image: Dr. Botimer with an International Limb Lengthening Institute pediatric patient

2018 – 2019 Flu (Influenza)

Influenza (flu) is an easily spread respiratory tract infection caused by a virus.  About 5% to 20% of people in the U.S. get the flu each year, with more than 900,000 hospitalized with the illness last year.

Here are some useful resources for this year's flu season, typically October through March. Learn about flu essentials and tips to help keep you and your family healthy. 

Am I at risk for the flu?

The following individuals are at higher risk of developing the flu:

  • Adults over the age of 65
  • Children under the age of five
  • Women who are pregnant
  • Individuals with asthma

How can I prevent the flu?

The best (and probably) simplest ways to prevent the flu are:

  • Get vaccinated 
  • Wash hands often
  • Avoid contact with others 
  • Cover your mouth before you cough
  • If possible, avoid the emergency room, which is open to additional germs and illnesses. 

Should I get the flu vaccine?

Prevention is key to help reduce the spread of the flu, and it starts with a vaccination. Children and adults are encouraged to get a flu vaccination to reduce the chances of catching the virus and sharing it among peers, colleagues and families.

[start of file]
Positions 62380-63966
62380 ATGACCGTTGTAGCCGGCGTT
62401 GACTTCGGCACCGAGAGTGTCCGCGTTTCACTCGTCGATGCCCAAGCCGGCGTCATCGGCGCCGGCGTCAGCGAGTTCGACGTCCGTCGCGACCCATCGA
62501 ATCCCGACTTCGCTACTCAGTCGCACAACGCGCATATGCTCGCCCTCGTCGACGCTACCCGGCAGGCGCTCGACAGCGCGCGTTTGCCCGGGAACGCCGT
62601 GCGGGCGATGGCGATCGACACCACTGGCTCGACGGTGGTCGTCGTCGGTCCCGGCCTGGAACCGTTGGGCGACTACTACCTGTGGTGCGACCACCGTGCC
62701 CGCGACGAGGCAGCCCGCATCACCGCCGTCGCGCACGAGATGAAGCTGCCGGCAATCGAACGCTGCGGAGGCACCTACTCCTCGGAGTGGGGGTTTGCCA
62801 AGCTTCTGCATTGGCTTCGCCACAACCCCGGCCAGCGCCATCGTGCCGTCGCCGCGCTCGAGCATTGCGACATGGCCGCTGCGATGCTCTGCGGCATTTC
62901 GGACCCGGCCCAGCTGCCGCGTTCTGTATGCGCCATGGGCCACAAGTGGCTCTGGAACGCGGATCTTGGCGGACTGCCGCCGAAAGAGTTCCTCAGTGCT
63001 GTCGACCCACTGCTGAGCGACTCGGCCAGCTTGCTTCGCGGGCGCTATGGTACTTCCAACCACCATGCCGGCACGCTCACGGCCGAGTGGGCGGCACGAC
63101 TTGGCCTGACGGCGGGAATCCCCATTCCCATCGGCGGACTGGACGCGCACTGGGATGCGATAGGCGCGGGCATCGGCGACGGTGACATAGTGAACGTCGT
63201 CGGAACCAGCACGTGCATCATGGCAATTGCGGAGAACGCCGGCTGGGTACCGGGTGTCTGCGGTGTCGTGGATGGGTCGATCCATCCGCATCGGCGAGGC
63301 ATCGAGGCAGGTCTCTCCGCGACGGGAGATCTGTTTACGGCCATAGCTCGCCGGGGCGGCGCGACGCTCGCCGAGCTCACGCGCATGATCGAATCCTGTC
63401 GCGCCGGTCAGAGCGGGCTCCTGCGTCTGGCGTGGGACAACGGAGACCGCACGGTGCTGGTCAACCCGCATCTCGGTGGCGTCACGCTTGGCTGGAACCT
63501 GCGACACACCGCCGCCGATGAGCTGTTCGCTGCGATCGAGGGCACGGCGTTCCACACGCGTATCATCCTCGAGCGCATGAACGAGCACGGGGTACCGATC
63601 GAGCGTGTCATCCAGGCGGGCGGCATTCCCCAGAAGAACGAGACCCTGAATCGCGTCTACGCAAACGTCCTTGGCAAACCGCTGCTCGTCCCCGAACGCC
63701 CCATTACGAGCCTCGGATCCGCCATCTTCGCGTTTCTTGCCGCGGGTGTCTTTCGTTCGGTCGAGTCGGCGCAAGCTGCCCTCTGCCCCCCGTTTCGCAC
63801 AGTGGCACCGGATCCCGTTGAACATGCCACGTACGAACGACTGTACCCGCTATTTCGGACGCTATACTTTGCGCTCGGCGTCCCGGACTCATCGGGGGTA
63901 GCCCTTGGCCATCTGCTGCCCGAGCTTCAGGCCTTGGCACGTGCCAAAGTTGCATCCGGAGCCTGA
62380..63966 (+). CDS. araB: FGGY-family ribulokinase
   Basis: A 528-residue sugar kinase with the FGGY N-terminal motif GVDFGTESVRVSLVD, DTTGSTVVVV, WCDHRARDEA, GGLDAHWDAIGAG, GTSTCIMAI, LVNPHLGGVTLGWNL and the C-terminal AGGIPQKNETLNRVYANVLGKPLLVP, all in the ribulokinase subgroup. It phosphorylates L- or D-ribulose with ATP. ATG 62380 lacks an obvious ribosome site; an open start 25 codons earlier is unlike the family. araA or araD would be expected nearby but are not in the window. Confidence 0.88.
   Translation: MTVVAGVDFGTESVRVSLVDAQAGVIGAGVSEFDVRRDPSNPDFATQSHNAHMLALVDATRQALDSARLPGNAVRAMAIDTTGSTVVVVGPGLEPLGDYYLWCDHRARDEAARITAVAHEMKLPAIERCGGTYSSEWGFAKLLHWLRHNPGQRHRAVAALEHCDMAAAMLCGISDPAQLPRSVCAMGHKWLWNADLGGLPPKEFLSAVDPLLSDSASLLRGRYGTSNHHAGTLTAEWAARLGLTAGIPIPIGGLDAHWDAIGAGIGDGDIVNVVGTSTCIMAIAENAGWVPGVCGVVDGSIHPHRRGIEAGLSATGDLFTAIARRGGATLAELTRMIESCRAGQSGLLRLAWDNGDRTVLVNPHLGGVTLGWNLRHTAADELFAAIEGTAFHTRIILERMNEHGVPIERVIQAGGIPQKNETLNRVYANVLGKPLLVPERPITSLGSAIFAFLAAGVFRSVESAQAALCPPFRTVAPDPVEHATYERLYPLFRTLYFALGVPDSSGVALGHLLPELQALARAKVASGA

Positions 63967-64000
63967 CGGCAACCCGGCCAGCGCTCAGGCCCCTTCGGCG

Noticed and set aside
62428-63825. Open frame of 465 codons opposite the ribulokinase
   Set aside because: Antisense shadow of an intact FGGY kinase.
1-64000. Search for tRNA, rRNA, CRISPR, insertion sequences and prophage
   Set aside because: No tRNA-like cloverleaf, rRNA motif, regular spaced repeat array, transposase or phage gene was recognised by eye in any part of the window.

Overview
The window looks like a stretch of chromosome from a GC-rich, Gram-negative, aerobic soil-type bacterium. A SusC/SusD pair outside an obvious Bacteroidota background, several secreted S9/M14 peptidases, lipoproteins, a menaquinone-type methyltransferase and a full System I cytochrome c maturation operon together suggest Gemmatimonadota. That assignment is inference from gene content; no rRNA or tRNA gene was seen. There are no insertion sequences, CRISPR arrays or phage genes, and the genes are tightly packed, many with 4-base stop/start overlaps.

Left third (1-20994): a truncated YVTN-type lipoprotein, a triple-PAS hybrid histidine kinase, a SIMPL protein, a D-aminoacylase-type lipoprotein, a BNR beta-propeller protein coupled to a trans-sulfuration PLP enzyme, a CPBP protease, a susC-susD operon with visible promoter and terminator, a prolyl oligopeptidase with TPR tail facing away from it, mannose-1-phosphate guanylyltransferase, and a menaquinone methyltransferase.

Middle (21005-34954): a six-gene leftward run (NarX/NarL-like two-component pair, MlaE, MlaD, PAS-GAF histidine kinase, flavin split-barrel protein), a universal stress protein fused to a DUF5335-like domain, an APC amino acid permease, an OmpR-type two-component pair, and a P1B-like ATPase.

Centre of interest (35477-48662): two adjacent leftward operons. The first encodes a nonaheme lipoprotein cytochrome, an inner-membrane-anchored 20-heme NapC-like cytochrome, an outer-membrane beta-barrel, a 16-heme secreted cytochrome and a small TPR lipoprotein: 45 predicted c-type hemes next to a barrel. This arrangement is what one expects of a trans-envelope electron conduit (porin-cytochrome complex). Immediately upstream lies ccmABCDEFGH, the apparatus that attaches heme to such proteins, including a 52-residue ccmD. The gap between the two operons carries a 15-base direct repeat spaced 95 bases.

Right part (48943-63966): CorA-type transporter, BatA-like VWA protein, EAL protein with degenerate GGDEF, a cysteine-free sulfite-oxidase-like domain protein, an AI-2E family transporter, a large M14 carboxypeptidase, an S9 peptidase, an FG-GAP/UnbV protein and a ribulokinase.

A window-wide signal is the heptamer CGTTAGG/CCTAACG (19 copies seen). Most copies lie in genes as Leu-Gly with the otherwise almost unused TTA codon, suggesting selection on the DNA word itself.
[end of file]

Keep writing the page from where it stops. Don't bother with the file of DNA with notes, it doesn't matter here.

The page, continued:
The flu vaccine has been updated this year per the Centers for Disease Control and Prevention (CDC) to better match the flu viruses likely to come this season. The vaccine takes approximately two weeks for antibodies to develop in the body.

Read more: Influenza is a simple disease, so why is getting the vaccination correct so complicated?

Where can I get my flu shot?

To schedule your flu shot, contact Loma Linda University Primary Care at 909-558-6600. You can always schedule an appointment online, including same-day appointments.

When should I go to the Emergency Room?

Patients are encouraged to contact their primary physician first to address cold and flu-like symptoms.

Flu symptoms include muscle or body aches, fever or chills, sore throat, runny or stuffy nose, headaches and fatigue. If a primary physician is unable to help, then patients can consider going to an emergency room.

Adrian Cotton, MD, chief of medical operations at Loma Linda University Health, offers guidance on when to go to the ER.

Adults should only go to the emergency room for the following reasons:

  • Shortness of breath or difficulty breathing
  • Severe or persistent vomiting
  • Chest pain
  • Confusion
  • Flu-like symptoms improve but return with a fever or worse cough

A child should only visit the emergency room for the following reasons:

  • Bluish skin color
  • Dehydrated
  • Trouble breathing or chest pain
  • Not waking up or not interacting
  • Fever with a rash
  • Not eating
  • Flu-like symptoms improve but return with a fever or worse cough